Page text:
The Way We Were
The Way We Were is an intergenerational living history project. In the past the programme involved local older volunteers travelling to primary and secondary schools and nursing homes with a large collection of artefacts. The collection includes items from both home and working life, from times gone by. Items in the collection include manual and electronic type writers, early blow torch, welding equipment, tilly lamps, spinning wheel, dial telephone, bellows, various cooking utensils and equipment, ceramic jars, coins, milk bottles etc.
Our volunteer exhibitors have dipped into their own childhoods to show today's children what life was like when they themselves were younger. The programme provides creative opportunities for shared learning and intergenerational solidarity and respect. It promotes positive ageing, and changes and challenges the perceptions of older people for the better. It highlights the importance of volunteers, especially older ones who give their time and efforts to educate others and to stimulate conversations and an interest in Irish heritage and culture. The programme educates about the living histories of our volunteers in a fun, relaxed and informal manner. Our volunteers explain and demonstrate the purpose of each of the items in the collection, demonstrating how they were used, making the link to advancements in technology i.e. from a manual type writer to a computer, or a dial telephone to a mobile.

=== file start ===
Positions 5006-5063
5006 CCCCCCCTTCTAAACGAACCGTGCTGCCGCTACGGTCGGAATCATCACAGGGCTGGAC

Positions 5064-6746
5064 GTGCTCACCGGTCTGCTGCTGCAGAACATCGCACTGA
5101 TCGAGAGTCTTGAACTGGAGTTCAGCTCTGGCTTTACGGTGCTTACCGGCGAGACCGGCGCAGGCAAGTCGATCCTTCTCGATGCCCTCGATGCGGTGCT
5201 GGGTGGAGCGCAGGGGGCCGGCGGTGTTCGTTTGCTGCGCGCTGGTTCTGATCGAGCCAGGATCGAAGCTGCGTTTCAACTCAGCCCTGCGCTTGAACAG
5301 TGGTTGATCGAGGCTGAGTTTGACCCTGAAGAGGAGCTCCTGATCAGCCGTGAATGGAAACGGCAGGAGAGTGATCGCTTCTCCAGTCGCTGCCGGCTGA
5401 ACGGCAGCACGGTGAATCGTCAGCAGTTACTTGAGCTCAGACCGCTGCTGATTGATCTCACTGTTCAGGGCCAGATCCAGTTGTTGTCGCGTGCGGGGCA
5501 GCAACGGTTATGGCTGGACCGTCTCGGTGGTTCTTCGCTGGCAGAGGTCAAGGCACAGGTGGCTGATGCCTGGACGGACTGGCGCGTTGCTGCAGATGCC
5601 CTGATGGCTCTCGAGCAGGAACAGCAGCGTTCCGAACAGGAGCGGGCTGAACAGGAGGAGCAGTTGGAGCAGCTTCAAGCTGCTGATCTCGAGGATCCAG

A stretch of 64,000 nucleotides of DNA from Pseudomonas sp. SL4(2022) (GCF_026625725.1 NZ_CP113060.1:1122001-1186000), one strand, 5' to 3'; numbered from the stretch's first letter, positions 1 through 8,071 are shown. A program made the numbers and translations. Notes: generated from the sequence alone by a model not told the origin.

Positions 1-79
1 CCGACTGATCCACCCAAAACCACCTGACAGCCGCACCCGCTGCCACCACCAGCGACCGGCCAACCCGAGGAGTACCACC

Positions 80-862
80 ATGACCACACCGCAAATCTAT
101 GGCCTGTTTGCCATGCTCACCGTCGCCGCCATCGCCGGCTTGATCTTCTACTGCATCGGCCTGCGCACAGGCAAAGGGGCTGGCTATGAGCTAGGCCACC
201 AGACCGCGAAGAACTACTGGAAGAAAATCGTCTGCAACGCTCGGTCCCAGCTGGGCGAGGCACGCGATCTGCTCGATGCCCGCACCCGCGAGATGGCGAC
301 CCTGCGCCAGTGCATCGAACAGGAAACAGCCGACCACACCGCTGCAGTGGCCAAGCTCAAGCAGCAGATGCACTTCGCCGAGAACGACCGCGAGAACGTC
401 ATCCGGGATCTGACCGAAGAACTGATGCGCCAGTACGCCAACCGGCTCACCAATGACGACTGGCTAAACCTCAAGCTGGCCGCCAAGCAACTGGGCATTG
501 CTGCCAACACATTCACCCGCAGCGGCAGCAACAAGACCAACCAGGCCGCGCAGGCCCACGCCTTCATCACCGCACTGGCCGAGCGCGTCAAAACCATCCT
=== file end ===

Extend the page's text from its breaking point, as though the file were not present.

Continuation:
The aim of this activity and our programme “The Way We Were” is not only to promote and encourage an interest in our history, culture and heritage, and to educate others about same, but also to attract new volunteers who will help us to promote the travelling exhibition in new locations when the restrictions of Covid-19 are lifted and we can safely return to normal.
Third Age Garden GIY
The Third Age Members Garden began in spring 2015 and celebrated its first year with a crop of vegetables – cabbages, carrots, lettuce, onions, potatoes, scallions, tomatoes – fruits: apples, blackcurrents, gooseberries and pears – and herbs. The initiative has been supported by the members of Men’s Shed and been enthusiastically received by members who are happy to buy the produce they have grown. The raised beds help with access, and members are very happy to buy the produce they have helped to plant and nurture.